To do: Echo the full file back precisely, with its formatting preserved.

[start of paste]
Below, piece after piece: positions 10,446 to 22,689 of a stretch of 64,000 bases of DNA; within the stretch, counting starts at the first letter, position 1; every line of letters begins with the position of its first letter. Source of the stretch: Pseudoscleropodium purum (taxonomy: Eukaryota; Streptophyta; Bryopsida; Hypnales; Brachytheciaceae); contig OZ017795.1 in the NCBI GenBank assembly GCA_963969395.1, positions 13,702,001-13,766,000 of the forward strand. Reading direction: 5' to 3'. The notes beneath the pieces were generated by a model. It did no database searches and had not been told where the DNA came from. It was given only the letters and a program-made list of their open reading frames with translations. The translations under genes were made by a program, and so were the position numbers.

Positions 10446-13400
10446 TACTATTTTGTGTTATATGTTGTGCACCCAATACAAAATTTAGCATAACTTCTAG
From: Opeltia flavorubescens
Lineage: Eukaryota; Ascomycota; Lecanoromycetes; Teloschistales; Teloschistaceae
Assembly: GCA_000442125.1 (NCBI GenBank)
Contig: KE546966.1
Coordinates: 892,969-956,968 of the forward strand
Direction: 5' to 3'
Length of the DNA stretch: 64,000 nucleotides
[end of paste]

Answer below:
Below, piece after piece: positions 10,446 to 22,689 of a stretch of 64,000 bases of DNA; within the stretch, counting starts at the first letter, position 1; every line of letters begins with the position of its first letter. Source of the stretch: Pseudoscleropodium purum (taxonomy: Eukaryota; Streptophyta; Bryopsida; Hypnales; Brachytheciaceae); contig OZ017795.1 in the NCBI GenBank assembly GCA_963969395.1, positions 13,702,001-13,766,000 of the forward strand. Reading direction: 5' to 3'. The notes beneath the pieces were generated by a model. It did no database searches and had not been told where the DNA came from. It was given only the letters and a program-made list of their open reading frames with translations. The translations under genes were made by a program, and so were the position numbers.

Positions 10446-13400
10446 TACTATTTTGTGTTATATGTTGTGCACCCAATACAAAATTTAGCATAACTTCTAG
From: Opeltia flavorubescens
Lineage: Eukaryota; Ascomycota; Lecanoromycetes; Teloschistales; Teloschistaceae
Assembly: GCA_000442125.1 (NCBI GenBank)
Contig: KE546966.1
Coordinates: 892,969-956,968 of the forward strand
Direction: 5' to 3'
Length of the DNA stretch: 64,000 nucleotides